Previous
Manchester City
Crystal Palace
3
0
FT
Game Details
Werder Bremen
Borussia Dortmund
2
1
FT
Game Details
Aston Villa
Manchester United
1
1
FT
Game Details
Tottenham Hotspur
Burnley
2
1
FT
Game Details
Barcelona
Cordoba
5
0
FT
Game Details
Paris Saint-Germain
Montpellier
0
0
FT
Game Details
Real Madrid
San Lorenzo
2
0
FT
Game Details
AS Roma
AC Milan
0
0
FT
Game Details
Malaysia
Thailand
3
2
FT
Leg 2Aggregate: 3 - 4
Game Details
Next

Liverpool and Arsenal set for showdown

50-50 Challenge
Read

Liverpool and Arsenal set for showdown

50-50 Challenge
Read
By ESPN Staff

Barry price 'too high', says Liverpool's Parry

Gareth Barry's proposed move to Liverpool has been thrown into further doubt after chief executive Rick Parry admitted: 'The price quoted is too high.'

The Aston Villa midfielder has been poised for a switch to Anfield all summer but the Reds have been unwilling to match the asking price of £18million.

Last month Villa set Liverpool a deadline to submit an acceptable offer but none was forthcoming and the midlanders then announced the deal was off.

However, a few days later manager Martin O'Neill conceded Barry's heart was still set on the move, leaving the way open for Liverpool.

But the expected transfer has still not happened amid speculation Liverpool's American owners are not willing to fork out the money following Robbie Keane's £20.3million move from Tottenham.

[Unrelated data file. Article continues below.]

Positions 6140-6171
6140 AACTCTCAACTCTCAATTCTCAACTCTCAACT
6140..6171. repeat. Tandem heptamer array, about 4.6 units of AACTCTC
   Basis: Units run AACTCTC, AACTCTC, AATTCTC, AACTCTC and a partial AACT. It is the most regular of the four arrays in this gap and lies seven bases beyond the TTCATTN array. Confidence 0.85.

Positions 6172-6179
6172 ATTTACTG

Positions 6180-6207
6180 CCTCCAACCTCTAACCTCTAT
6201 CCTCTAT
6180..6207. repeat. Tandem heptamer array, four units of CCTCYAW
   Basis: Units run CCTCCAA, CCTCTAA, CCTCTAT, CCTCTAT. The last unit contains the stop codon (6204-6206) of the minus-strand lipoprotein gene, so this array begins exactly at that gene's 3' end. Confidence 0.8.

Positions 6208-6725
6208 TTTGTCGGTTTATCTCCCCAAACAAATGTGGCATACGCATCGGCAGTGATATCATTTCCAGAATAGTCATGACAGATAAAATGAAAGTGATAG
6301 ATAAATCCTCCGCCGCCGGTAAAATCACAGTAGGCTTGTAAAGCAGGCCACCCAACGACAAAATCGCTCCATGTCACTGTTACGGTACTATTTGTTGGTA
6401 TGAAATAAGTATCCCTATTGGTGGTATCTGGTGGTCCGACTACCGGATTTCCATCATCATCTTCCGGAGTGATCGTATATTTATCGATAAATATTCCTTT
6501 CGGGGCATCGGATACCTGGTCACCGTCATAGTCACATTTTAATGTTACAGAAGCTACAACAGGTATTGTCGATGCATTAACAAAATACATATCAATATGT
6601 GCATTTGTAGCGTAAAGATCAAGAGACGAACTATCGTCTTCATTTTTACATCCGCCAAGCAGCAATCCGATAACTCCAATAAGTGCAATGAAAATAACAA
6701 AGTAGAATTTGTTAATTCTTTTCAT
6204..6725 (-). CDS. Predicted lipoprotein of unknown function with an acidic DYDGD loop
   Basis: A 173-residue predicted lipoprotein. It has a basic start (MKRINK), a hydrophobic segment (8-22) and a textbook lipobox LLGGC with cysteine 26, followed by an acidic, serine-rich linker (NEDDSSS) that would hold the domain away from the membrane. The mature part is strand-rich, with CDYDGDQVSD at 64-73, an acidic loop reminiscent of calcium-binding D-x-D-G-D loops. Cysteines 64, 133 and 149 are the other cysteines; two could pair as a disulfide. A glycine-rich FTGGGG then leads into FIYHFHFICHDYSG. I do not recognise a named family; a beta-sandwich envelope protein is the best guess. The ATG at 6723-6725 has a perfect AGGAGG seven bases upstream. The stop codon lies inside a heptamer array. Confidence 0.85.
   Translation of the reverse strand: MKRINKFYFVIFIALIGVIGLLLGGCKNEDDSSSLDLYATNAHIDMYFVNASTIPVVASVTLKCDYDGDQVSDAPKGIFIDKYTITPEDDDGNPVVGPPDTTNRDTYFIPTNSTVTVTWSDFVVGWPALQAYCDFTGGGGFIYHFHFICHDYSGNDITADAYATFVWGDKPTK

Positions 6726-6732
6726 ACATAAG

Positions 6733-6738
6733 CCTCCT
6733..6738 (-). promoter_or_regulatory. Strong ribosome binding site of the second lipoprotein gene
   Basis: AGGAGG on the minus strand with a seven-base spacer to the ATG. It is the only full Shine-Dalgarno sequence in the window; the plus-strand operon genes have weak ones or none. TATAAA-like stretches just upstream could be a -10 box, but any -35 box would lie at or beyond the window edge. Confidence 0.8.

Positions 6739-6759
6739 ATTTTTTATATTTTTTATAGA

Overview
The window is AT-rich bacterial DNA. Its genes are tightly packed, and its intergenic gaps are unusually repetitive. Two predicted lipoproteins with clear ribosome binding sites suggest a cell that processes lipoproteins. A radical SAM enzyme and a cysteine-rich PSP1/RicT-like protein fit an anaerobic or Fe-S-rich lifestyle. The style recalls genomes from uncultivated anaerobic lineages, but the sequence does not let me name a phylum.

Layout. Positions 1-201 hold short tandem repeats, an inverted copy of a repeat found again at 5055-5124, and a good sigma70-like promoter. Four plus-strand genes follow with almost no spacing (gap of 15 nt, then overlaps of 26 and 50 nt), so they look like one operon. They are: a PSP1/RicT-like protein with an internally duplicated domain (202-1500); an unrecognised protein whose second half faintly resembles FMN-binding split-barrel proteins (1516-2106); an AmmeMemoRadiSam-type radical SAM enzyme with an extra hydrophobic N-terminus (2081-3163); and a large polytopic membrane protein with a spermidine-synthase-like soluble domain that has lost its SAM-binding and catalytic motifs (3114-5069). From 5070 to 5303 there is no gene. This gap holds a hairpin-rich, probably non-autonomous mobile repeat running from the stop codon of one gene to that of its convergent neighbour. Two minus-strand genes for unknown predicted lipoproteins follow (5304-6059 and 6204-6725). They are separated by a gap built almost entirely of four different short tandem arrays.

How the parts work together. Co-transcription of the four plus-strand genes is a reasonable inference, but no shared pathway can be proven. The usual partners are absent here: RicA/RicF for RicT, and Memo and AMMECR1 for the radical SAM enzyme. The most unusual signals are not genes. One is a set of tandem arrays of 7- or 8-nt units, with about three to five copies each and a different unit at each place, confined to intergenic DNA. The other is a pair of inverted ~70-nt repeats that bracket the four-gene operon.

In a statement, Parry insisted George Gillett and Tom Hicks are backing Liverpool boss Rafa Benitez.

'There has been a lot of comment regarding our position with regards to Gareth Barry,' Parry said.

'This is not about questioning the manager's judgment or the ability of a particular player. The owners have clearly demonstrated throughout the year they are willing to back Rafa in the transfer market and will continue to do so.

'It is obviously the selling club's prerogative to put whatever price they want on the player, but on this occasion Liverpool think the price quoted is too high.'

Comments

Use a Facebook account to add a comment, subject to Facebook's Terms of Service and Privacy Policy. Your Facebook name, photo & other personal information you make public on Facebook will appear with your comment, and may be used on ESPN's media platforms. Learn more.